If you’re looking to accomplish anything — grow in your career, publish a novel, become a renowned artist, etc. — feedback is an important part of your growth trajectory. But feedback can be tough for some people to take.
I’ve been thinking about the importance of feedback a lot lately, especially as I’ve been revising my novel. At first, I was so afraid to let other people see my creative work — afraid they’d find something wrong with it. But getting feedback is the quickest way to a better novel.
Here’s some advice I have on how to approach getting feedback, relevant both to the workplace and to side projects or skills you want to improve upon.
1. Ask for feedback to improve your skills.
Without getting feedback, it’s easy to get in a rut and do your job the same way day in and day out. Your skills may improve as you practice, read blogs on new strategies, etc. But the fastest way to grow is to get direct feedback about your own performance. None of the blog articles out there are specifically catered to YOU, unlike feedback that is specifically about YOU.
If you’re not already getting feedback from your boss, or from anyone else for your creative work, ask for it. Ask your boss, “What can I do better?” Ask your roommate, “Does this chapter have any boring moments?”
2. Get feedback early and often.
As I revise my novel, I’ve been handing my husband each chapter as I finish it. He had a ton of feedback about the first chapter — so much so that I almost got discouraged. Then I spent each night for a week working on just the first chapter. Some of his feedback spurred plot ideas that made the first chapter so much stronger. I also had him point out each sentence that wasn’t strong, so I quickly learned to cut out the “he said, she said” bits and extraneous adverbs.
With each chapter, he has less and less feedback. Because of his feedback, I’m becoming a stronger writer, so as I progress through the novel, I need less feedback. If I had waited until I’d finished my first revision to hand the novel over to him, I would have had to do a second revision all the way through that accomplished what I’m now doing from the beginning. So get feedback early and often.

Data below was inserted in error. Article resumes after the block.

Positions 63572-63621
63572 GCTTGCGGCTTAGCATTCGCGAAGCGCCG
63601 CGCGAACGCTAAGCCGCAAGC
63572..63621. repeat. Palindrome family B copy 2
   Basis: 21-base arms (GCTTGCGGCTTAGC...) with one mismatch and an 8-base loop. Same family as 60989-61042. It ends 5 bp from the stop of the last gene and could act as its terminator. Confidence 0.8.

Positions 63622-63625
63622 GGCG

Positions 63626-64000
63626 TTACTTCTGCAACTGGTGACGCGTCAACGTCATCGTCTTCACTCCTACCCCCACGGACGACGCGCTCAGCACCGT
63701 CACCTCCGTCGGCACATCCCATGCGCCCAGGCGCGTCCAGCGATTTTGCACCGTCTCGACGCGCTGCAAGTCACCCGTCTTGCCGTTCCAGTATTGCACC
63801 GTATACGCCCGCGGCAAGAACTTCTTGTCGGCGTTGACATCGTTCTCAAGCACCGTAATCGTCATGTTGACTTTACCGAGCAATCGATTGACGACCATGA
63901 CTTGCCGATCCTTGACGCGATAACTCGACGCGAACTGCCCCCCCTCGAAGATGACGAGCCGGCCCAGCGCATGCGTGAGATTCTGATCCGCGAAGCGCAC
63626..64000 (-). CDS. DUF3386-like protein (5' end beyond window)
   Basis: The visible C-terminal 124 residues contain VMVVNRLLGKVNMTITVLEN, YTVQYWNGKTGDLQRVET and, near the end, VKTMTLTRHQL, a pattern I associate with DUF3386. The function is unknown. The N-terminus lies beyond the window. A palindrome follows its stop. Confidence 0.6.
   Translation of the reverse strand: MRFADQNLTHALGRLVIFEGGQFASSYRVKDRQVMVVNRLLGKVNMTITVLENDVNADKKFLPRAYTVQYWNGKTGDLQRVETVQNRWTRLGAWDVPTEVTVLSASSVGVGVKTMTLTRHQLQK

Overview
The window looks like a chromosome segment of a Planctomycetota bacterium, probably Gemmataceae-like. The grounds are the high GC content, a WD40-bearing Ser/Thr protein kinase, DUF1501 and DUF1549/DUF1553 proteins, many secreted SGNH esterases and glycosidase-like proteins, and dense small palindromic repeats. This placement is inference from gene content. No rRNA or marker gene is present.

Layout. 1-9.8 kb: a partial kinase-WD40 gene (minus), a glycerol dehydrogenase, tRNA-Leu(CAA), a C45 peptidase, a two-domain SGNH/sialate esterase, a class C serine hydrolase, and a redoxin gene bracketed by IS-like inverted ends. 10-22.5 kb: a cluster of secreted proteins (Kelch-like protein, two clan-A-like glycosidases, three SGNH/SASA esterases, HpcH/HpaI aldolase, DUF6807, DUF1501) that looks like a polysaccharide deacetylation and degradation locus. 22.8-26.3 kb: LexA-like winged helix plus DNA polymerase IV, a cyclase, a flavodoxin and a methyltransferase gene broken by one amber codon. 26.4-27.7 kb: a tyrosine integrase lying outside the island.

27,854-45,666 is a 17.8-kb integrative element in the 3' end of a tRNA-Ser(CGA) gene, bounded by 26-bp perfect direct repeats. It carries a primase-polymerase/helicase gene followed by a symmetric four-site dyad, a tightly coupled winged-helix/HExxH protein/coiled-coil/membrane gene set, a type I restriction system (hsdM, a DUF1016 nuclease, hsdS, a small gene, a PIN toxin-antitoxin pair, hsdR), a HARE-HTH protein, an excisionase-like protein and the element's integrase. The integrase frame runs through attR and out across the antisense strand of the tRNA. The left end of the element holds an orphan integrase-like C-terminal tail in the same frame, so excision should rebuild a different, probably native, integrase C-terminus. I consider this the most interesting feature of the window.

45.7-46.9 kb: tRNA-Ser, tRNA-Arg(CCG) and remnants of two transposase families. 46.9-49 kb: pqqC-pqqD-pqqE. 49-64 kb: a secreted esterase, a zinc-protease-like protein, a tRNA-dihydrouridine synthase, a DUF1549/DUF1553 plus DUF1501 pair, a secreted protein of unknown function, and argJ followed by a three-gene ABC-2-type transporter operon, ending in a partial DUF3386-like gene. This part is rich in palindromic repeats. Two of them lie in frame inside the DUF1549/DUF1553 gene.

3. Don’t be resistant to feedback, even the harsh stuff.
I once sent an email to someone asking why a project was completed a certain way. I hadn’t even brought up the feedback yet — I wanted this person to reach the conclusion by herself that it hadn’t gone the right way, and then I was going to provide feedback. Instead, the person replied with a long, defensive email, knowing what direction I was going to go. I ended up not providing the feedback, so this person didn’t learn anything.
If you get defensive when you receive feedback, you won’t be able to learn and refine your skills. Additionally, the people around you won’t want to provide you with feedback if they’re afraid that you’ll snap at them, or if they’re afraid you’ll badmouth them to your colleagues.
When my husband reviewed my first chapter, my first reaction to a character critique was “REALLY? But… REALLY?” (in a high-pitched defensive squeal). Then I realized, “No, wait, he’s trying to help me. I should hear this.” When I incorporated his feedback, my secondary character suddenly had much more dimension. But if I’d kept it up with the “REALLY?” business, he wouldn’t want to help me.
If you don’t like the feedback you’ve received, tell the person, “I need a night to sleep on this and collect my thoughts; let’s reconvene tomorrow to dig into this project.” Or if the feedback was given over email, walk away from your computer and don’t hit reply right away.
4. Know the difference between feedback and a power trip.
I once had a manager who criticized me for checking my watch during a meeting (I had another meeting afterward) and for getting a one-hour Photoshop training session from a designer (I was working on some mockups and wanted to create them more efficiently).
Instead of handling this situation correctly, my jaw dropped to the floor. I think I actually said, “Are you serious?” to the watch comment. Now, years of experience later, I would have known that this wasn’t feedback I should take personally. This was a power trip. I should have asked questions like, “How would you recommend that I am on-time to all of my meetings?” and “What other ways would you suggest improving at Photoshop so I can complete these mockups faster?”
5. Don’t take constructive feedback so personally.
If you tend to take things personally, try looking at things from a project-by-project perspective. Usually, if a colleague is giving you feedback, it’s because they have a vested interest in the project or result. They’re not “attacking” you personally; they’re offering suggestions on how to improve the finished product.
Or, just grow thicker skin. 😉
Learning to accept feedback is a skill itself that you can refine over time, and will make you a stronger person. It’s definitely made me stronger, and I know I can get even better about collecting feedback and refining my own skills.